New law could mean awkward transition period
Which State Sells the Cheapest Case of Beer?
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When it comes to alcohol regulations, Utah has always been a little bit weird. Thanks largely to the influence of the state’s outsized Mormon population, it wasn’t so long ago that restaurants had to prepare drinks out of sight from customers behind a partition nicknamed a “zion curtain” so that clean-living patrons wouldn’t be tempted to sin by the mere sight of alcohol.

Now, the Beehive State is finally updating its alcohol laws to allow the sale of 4.0 percent alcohol by weight in grocery stores (up from 3.2 percent). But in the short term, it sounds like the transition from Utah-centric 3.2 beer to the more readily-available 4.0 varieties could cause some headaches for the state’s drinkers.

Retailers, beer distributors, and consumers all seem excited about the prospect of “strong” beer being readily available come November 1st. But with that changeover date approaching, Salt Lake’s Fox affiliate suggests drinkers are preparing for the possibility of an October marked by low supplies on store shelves.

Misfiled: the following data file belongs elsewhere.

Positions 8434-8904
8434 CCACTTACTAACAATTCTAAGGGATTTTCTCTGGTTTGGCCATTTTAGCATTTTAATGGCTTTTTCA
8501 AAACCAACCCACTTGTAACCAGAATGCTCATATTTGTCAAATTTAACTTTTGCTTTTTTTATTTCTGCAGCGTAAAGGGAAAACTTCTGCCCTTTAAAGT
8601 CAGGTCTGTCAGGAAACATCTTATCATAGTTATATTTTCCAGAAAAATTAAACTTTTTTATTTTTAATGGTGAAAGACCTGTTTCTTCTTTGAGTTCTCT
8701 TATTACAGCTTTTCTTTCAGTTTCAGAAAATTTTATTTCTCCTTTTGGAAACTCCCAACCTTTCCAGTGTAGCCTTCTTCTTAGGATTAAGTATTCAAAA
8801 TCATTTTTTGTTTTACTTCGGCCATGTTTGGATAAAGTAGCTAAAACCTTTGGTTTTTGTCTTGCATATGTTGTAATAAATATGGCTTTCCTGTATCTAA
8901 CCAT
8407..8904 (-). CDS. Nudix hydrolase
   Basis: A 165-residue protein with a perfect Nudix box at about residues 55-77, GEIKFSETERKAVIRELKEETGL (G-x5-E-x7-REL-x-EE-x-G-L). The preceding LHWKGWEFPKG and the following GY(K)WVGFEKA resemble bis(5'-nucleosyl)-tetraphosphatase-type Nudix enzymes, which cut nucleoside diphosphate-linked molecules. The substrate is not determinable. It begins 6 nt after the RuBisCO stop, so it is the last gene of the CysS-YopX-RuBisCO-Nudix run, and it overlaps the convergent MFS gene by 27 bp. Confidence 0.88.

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That’s because distributors— especially for less popular brands— may have a hard time gauging exactly how much of the old 3.2 beer to produce and sell over the next few weeks. As an article from the Salt Lake Tribune from around the time of the bill’s passing suggests, it’s also possible that brewers in the state might not be able to adjust their formulas and get labels approved in time for 11/1, given that the process “usually takes months.”

That could lead to logistical complications and inconveniences. "You may see some of your bars, restaurants, grocery and [convenience] stores not have your favorite. Maybe you’ll switch to a second favorite for a short time. It’s a growing pain the drinking population just has to endure for a couple of weeks," Kate Bradshaw, director of the Responsible Beer Choice Coalition said in a recent podcast appearance.

However, those with a stake in how the transition unfolds have made a point to downplay fears of any significant beer panic. “There will be temporary out-of-stocks. It’s kind of inevitable,” Andy Zweber, president of General Distributing said. We’ll do our best to keep our retailers in stock as much as possible.”

To that end, Utah legislators simplified the changeover by granting a one-week grace period that will allow retailers to store (but not display or sell) the stronger brews for a quicker in-store changeover. Hopefully, that should help prevent mild-mannered Utahns from rioting (i.e. politely expressing mild frustration) that their favorite brew isn’t in stock.